The historic seaport town of Mystic, Connecticut isn’t the most obvious place to look for fine dining. But here, I was told, I would find tasting menus to the standard of The French Laundry, Thomas Keller’s revered three-Michelin-starred establishment in California. The boutique Spicer Mansion inn opened in May in the 19th-century summer home of noted ship captain Elihu Spicer, and already the foodie faithful are flocking here for chef Jennifer Backman’s creative, seasonally driven cuisine that takes full advantage of its coastal New England location.
Our meal began with delicate canapés and craft cocktails in one of the soaring living rooms, before we were shown to the dining room (second picture) – an intimate study in white and grey, with subtle linen banquettes and tasteful Baccarat settings at each table. Backman garnered a loyal following for her inventive cuisine at the Weekapaug Inn, just east of Mystic, and I was excited to see some of her signature touches in the delicious selection of amuse-bouches – the Bloody Mary oyster, for example, was served here with a piquant celery, tomato, and horseradish garnish.
Appetites whetted, our two-hour, six-course edible extravaganza ($115 per person; wine pairing, $95; menus change nightly, example in first picture) began with farm-fresh gazpacho for me, and a cantaloupe, cherry tomato, creamy burrata and fragrant herb mélange for my friend. Subsequent courses were flavourful and satisfying: sweetcorn and squash porridge with hints of tarragon; smoked corn chowder studded with Narragansett fluke, sea scallop, and bacon nuage. Backman’s preference for locally sourced seafood, meat and game was showcased on the evening of our visit in a tagliatelle with rabbit bolognese, and a dish of blackfish – a sweet, flaky variety. The two menus came together at the end with a summery peaches and cream infused with vanilla, rosemary, blackberry and brown sugar.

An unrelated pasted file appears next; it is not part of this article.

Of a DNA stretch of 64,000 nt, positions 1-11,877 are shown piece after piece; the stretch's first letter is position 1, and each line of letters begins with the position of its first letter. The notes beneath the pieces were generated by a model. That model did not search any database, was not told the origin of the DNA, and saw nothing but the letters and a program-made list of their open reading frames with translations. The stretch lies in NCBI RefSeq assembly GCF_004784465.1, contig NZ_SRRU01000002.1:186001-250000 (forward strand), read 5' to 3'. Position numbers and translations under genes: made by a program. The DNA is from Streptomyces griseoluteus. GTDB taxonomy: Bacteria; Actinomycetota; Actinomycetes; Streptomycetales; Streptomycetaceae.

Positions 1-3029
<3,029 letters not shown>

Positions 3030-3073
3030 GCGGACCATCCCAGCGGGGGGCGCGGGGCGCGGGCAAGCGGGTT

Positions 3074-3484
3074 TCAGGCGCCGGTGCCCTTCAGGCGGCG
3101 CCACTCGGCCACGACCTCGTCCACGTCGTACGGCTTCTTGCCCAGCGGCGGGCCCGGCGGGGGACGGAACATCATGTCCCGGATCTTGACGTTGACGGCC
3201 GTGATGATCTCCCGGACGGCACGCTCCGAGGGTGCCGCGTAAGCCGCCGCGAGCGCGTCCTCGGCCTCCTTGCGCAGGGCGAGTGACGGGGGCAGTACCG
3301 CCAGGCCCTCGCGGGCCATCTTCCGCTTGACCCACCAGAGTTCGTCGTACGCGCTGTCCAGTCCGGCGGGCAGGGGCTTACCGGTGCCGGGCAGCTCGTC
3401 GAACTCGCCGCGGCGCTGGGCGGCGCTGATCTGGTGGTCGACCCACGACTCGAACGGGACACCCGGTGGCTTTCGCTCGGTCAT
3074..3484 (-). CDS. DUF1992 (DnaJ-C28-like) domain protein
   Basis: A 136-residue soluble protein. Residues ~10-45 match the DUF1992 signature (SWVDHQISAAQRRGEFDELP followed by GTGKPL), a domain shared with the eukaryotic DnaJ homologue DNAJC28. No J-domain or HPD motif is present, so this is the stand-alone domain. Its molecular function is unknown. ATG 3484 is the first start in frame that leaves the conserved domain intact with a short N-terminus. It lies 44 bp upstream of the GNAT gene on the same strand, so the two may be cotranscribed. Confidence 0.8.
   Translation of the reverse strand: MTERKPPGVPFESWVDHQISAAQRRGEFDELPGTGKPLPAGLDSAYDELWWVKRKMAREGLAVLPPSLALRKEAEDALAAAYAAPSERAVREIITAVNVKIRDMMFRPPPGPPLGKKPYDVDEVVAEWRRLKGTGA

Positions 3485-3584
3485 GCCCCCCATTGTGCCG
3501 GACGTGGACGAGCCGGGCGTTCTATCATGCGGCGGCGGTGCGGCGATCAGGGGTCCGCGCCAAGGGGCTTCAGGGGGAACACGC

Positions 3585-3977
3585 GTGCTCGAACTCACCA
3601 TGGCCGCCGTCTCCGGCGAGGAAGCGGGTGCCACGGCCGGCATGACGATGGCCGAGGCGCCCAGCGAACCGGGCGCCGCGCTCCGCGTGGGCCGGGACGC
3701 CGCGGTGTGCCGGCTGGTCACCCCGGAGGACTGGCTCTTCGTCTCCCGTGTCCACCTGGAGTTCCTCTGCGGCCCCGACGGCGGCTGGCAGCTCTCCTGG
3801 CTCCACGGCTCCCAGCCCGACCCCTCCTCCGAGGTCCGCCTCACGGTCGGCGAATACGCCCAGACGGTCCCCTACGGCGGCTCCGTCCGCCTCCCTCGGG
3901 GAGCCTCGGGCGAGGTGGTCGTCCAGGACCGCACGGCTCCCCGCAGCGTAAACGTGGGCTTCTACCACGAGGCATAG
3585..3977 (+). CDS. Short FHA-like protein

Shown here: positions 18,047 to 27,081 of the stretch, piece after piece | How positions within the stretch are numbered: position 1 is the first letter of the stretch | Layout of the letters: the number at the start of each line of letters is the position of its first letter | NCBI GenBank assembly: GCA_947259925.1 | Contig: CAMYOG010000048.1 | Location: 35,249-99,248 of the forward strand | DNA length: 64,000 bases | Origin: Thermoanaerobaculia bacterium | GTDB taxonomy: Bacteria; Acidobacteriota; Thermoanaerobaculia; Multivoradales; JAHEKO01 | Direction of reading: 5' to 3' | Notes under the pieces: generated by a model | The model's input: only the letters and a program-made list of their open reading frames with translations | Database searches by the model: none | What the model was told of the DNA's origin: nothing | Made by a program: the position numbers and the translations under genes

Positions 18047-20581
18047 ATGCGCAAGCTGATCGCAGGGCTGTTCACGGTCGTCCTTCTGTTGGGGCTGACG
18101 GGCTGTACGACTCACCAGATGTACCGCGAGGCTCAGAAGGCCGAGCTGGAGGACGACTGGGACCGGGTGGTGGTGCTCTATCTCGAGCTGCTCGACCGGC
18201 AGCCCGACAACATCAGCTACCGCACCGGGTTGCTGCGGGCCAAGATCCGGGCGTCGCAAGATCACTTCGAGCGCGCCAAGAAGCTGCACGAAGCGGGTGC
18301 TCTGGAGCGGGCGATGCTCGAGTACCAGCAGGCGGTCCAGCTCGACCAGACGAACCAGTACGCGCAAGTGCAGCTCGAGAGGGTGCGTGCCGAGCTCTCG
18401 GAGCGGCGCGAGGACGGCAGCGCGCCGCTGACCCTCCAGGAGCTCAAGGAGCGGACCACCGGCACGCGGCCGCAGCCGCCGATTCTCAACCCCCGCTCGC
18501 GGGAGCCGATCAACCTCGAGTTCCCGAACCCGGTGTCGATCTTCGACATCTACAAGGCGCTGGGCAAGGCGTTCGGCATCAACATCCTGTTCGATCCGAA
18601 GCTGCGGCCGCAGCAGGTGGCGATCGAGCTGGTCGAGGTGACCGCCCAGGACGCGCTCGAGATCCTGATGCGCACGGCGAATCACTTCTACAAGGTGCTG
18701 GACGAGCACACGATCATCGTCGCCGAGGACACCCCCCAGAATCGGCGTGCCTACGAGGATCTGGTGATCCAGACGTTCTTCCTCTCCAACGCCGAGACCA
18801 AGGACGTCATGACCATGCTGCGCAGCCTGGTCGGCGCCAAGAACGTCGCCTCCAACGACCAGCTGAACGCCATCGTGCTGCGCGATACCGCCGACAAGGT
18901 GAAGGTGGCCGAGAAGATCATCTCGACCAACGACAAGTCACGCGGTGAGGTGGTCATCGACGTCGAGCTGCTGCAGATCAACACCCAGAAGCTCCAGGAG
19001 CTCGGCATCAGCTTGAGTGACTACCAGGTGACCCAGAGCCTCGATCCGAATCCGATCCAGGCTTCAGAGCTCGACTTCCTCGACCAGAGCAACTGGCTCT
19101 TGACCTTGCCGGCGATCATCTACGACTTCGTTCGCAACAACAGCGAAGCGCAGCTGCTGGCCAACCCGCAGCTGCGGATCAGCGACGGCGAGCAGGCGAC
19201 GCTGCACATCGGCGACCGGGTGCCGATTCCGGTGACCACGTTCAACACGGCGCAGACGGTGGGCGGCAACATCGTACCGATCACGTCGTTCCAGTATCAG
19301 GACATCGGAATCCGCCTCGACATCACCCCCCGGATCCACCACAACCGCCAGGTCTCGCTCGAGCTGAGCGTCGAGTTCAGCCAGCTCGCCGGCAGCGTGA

I literally didn’t have room for the wine pairings, but the thoughtfully curated lists made for interesting reading: Schramsberg Blanc de Blanc from the North Coast of California, Joseph Drouhin’s Domaine des Hospices de Belleville Beaujolais, and a Domaine Chandon Rosé to be paired with the pudding. And after all this, you can, of course, stay in one of the inn’s eight rooms – preferably the luxuriously appointed Spicer Suite, with it’s light-filled sitting room, enormous marble-swathed bathroom and an overall contemporary-yet-Victorian vibe. I can’t wait to return this autumn to see what Backman and her dedicated food forager – Paul McComiskey – will dig up next…